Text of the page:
International Public Library Fundraising Conference 2023

The seed of this idea came from the early gatherings of the IPLF Conference. Attendees consistently asked the organizers to help foster connections for continued collaboration and learning. The reason they found the conference so helpful was because they felt like they were finally among peers doing similar work, sharing best practices, supporting one another, and building networks. Each year when the conference wrapped, people would tell me how much they wished we could keep the conversations going year-round.

With support from a small group of established library fundraising leaders, we fielded a feasibility study in 2021 to understand needs and interests relevant to fundraising and advocacy. Nearly 250 people responded, and 73 percent said formalizing a Library Support Network would be DEFINITELY BENEFICIAL or EXTREMELY BENEFICIAL to their organization.

Library directors were the single largest segment of responders. They recognized that fundraising is important to their organizations but hasn’t been seen as a core competency in the library profession, and training opportunities have been limited. While a variety of organizations and resources provide general fundraising and nonprofit training, the nature of the public-private partnership that forms with library foundations and Friends groups is unique.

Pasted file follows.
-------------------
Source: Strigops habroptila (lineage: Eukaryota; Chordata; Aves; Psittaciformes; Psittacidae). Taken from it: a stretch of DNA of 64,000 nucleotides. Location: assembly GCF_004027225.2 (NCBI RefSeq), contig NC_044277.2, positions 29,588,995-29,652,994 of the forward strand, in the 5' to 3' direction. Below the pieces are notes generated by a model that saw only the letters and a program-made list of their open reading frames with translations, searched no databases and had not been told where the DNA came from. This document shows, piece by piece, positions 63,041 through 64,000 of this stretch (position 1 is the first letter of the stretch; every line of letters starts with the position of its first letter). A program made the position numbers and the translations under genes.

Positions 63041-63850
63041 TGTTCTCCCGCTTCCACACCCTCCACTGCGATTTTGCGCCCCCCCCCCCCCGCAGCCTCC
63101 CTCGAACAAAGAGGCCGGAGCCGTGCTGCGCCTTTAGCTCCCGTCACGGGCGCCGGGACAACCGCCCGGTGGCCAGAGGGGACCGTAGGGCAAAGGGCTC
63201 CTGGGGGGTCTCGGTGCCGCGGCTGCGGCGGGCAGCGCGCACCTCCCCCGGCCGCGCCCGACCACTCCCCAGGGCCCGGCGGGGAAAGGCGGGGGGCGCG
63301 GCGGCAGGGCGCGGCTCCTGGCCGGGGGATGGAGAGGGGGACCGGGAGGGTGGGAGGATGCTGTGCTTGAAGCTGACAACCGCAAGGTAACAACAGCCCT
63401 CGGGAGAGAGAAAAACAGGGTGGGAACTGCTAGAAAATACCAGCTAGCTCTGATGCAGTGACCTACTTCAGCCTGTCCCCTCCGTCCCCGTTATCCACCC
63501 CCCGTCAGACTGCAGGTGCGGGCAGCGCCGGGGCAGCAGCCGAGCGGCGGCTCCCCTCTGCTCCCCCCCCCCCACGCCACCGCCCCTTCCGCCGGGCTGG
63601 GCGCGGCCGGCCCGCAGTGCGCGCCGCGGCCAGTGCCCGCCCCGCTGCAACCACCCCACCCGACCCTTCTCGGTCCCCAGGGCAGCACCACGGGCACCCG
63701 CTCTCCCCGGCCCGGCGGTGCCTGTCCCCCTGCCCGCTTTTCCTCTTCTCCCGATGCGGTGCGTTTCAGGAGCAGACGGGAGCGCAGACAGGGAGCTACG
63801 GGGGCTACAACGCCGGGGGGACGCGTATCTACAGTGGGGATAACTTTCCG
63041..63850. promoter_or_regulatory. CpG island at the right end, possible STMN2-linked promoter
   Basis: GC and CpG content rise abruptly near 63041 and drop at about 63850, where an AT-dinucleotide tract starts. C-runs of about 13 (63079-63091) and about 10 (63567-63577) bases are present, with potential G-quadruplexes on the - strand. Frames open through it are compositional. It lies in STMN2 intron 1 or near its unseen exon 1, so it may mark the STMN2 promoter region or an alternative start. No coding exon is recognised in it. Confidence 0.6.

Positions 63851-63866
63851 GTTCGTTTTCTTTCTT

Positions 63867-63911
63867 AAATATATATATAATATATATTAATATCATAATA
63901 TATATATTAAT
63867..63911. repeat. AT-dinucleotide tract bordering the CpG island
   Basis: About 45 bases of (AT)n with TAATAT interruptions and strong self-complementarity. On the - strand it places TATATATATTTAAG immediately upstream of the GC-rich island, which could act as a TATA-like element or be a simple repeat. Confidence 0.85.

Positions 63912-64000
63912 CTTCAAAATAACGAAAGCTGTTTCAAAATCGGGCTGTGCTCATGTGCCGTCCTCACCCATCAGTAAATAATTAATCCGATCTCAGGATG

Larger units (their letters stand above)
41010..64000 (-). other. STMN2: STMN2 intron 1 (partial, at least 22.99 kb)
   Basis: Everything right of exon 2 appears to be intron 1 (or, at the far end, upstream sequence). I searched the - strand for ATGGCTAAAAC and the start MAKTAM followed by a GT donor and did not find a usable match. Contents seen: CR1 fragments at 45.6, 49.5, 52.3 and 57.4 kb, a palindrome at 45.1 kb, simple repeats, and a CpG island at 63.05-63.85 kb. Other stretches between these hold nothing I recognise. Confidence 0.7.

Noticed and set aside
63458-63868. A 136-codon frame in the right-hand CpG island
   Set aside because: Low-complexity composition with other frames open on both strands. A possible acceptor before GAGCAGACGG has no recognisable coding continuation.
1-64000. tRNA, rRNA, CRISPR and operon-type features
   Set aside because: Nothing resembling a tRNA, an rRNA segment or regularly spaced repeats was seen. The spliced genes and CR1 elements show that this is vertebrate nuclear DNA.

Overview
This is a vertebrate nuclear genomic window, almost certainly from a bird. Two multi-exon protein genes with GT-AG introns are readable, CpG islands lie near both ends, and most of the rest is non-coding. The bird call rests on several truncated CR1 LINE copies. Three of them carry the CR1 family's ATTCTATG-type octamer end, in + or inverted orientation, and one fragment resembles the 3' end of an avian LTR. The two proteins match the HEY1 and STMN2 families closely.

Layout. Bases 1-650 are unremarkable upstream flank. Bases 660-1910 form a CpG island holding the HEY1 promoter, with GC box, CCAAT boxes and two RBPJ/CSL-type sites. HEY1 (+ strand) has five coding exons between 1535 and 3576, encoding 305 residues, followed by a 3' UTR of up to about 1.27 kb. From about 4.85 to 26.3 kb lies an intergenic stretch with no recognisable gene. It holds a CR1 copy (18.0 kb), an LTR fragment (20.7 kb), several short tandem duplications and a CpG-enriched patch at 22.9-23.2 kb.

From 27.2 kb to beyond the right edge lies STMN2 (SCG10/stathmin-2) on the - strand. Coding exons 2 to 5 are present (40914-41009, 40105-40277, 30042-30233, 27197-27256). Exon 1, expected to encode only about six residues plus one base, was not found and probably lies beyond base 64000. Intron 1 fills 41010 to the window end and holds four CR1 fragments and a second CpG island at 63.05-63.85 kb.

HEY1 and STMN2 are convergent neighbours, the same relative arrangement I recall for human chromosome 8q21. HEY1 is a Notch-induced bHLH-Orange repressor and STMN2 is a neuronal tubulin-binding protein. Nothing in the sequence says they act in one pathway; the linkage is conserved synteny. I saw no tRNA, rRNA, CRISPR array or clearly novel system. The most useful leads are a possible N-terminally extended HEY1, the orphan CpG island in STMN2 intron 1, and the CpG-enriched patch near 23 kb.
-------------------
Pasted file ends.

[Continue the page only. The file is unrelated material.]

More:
Enthusiasm for the survey findings led to the formation of a steering community representing libraries diverse in staff size, fundraising needs, organizational structures, budget sizes, and communities served, as well as years of experience. The steering committee has been focused on overseeing the development, funding, and launch of the community platform and programming.



Since the October 2022 launch of the LSN Community, more than 400 individuals from 220 library systems and their development partners in the United States and Canada have joined the LSN Community. New member and existing member retention rates are exceptionally high, which is atypical for a free membership network. The majority of users contribute to the online discussions, and about half participate at least weekly.